We changed up the scoring matrix in this latest review iteration. This change, intended to represent better how people use these cook sets, deemphasizes weight a little bit. We do this because anyone who is truly weight obsessed will choose a stand-alone ultralight pot (like the Top Pick Snow Peak) or an integrated stove/pot system. They won't be selecting a cook "set". It also tweaks our scoring of weight to reflect that each set contains different components and to allow for the reality that some will choose various parts of the kit they purchase on separate outings.
We made changes that tipped the balance in favor, as it turns out, of the GSI Bugaboo. Indeed, it is heavy. However, you can leave some parts behind from time to time. Also, you might appreciate the performance attributes that come along with the weight. If weight is paramount, check out almost anything else we reviewed. If you take your weight concerns to extremes, the Top Pick Snow Peak Titanium Multi Compact is by far the most svelte we tested. You will need to adapt your menu to more straightforward choices, but in the process, you can cut your food and kitchen weight to a tiny fraction.
Ease of Use
The Bugaboo Camper is a well-thought-out set for group camping. This set earned a score of 8 out of 10, because of all the amenities available with this set. It comes with much of what you need, provides easy clean-up plus a great cooking material that conducts heat evenly. The strainer lids are rather useful, and you can easily hold them on the pot without burning your hand while draining. The foldable, spring-loaded handle snaps into place and stays quite secure.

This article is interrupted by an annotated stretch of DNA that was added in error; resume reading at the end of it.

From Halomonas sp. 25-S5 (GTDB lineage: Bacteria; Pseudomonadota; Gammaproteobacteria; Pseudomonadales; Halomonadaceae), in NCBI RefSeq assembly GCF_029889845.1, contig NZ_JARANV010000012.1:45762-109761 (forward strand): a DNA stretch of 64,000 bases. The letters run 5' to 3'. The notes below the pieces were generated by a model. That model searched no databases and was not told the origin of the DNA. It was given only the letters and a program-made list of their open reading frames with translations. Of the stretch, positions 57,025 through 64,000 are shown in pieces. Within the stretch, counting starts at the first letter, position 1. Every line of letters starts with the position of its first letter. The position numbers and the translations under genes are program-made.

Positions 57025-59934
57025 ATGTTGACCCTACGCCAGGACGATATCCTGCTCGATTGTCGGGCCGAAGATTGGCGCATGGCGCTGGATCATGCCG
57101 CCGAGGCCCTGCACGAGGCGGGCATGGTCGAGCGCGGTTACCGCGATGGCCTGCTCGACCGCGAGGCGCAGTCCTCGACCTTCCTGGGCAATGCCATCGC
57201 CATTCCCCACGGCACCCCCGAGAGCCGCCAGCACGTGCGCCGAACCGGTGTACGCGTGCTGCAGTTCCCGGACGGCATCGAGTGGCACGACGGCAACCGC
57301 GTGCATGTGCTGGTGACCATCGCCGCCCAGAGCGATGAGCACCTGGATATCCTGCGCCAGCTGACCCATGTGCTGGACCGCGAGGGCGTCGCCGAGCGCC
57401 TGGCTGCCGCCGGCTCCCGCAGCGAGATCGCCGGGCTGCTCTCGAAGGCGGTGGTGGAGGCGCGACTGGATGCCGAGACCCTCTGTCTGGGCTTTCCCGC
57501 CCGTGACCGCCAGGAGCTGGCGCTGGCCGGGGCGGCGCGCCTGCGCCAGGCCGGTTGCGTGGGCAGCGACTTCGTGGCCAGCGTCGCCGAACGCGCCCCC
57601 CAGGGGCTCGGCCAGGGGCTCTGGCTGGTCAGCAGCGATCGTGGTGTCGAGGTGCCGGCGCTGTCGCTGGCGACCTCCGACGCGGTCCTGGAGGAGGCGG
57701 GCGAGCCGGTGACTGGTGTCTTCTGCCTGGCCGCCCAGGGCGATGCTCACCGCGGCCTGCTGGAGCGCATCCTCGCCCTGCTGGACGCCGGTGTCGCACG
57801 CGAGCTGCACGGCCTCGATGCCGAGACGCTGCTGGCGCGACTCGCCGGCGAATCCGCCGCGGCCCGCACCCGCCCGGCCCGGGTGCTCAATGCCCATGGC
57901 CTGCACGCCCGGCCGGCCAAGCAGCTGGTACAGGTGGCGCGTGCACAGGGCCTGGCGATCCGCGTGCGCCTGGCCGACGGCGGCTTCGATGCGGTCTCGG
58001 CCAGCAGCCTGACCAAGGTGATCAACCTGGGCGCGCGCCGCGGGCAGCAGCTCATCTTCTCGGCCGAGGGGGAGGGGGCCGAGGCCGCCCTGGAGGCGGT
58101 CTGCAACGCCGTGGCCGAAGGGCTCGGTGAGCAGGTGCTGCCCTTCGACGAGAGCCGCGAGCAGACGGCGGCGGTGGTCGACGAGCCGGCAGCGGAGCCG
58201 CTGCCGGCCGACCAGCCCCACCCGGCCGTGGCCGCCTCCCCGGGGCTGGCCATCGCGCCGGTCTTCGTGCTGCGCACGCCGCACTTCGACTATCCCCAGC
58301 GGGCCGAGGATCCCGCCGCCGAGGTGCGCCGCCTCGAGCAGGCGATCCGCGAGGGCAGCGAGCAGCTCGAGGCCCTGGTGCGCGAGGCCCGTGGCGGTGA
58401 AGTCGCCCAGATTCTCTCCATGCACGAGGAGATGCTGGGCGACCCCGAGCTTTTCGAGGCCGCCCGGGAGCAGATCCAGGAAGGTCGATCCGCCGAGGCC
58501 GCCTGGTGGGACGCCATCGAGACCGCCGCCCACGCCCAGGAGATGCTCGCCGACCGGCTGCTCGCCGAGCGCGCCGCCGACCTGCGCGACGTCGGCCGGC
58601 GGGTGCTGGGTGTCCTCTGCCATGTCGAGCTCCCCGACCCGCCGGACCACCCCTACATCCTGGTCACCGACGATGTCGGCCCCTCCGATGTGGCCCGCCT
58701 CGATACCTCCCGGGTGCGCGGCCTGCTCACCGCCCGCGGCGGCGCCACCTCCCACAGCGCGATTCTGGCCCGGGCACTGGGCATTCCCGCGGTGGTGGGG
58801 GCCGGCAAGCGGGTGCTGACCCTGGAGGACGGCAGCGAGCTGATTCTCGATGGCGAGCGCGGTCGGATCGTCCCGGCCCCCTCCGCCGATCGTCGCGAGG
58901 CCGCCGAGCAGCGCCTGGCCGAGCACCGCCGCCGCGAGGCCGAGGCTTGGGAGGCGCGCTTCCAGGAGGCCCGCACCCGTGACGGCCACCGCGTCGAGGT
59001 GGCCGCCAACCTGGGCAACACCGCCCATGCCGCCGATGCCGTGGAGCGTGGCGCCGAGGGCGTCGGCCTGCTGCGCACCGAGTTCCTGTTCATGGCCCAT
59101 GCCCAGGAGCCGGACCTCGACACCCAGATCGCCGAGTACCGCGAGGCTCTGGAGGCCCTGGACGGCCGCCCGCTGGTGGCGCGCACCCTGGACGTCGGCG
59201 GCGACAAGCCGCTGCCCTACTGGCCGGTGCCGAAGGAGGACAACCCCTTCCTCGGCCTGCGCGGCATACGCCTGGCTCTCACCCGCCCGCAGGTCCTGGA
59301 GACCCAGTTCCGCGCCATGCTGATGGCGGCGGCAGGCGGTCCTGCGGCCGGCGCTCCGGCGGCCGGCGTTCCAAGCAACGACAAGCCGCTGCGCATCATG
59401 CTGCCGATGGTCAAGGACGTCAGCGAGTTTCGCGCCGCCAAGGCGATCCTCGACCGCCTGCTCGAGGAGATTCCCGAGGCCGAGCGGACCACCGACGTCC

Unlike the Pinnacle Backpacker set, the handle remains a comfortable temperature to grab while cooking; this is mostly due to the larger diameter of this set while sitting on the burner. The proprietary GSI handle system is secure, but it is a little unfortunate that it only works with GSI equipment. If you want to supplement or replace any parts with pots or pans from a different brand, you will then need a different handle. The handle system of the Primus PrimeTech 2.3 is our favorite. It is locking and secure, but it is also universal.
In other "ease of use" comparisons, the GSI stacks up pretty well. The non-stick coatings are easy to clean. The smooth outside profile of the pots clean and dry quickly as well. The heat exchanger fin rings of the Optimus Terra HE and Primus pots collect dirt, food scraps, and dishwater to make cleaning and drying a little trickier.
The Bugaboo Camper is the most feature rich product we tested. Of the major things a camp kitchen needs, all this lacks is a cutting board and cutlery. These things can be liberated from your home kitchen quite readily. Essentially, for even the most elaborate of camping meals, the Bugaboo has everything you need. In this way, it handily scores at the top of the chart regarding features. We especially like that the storage bag doubles as water storage or wash basin.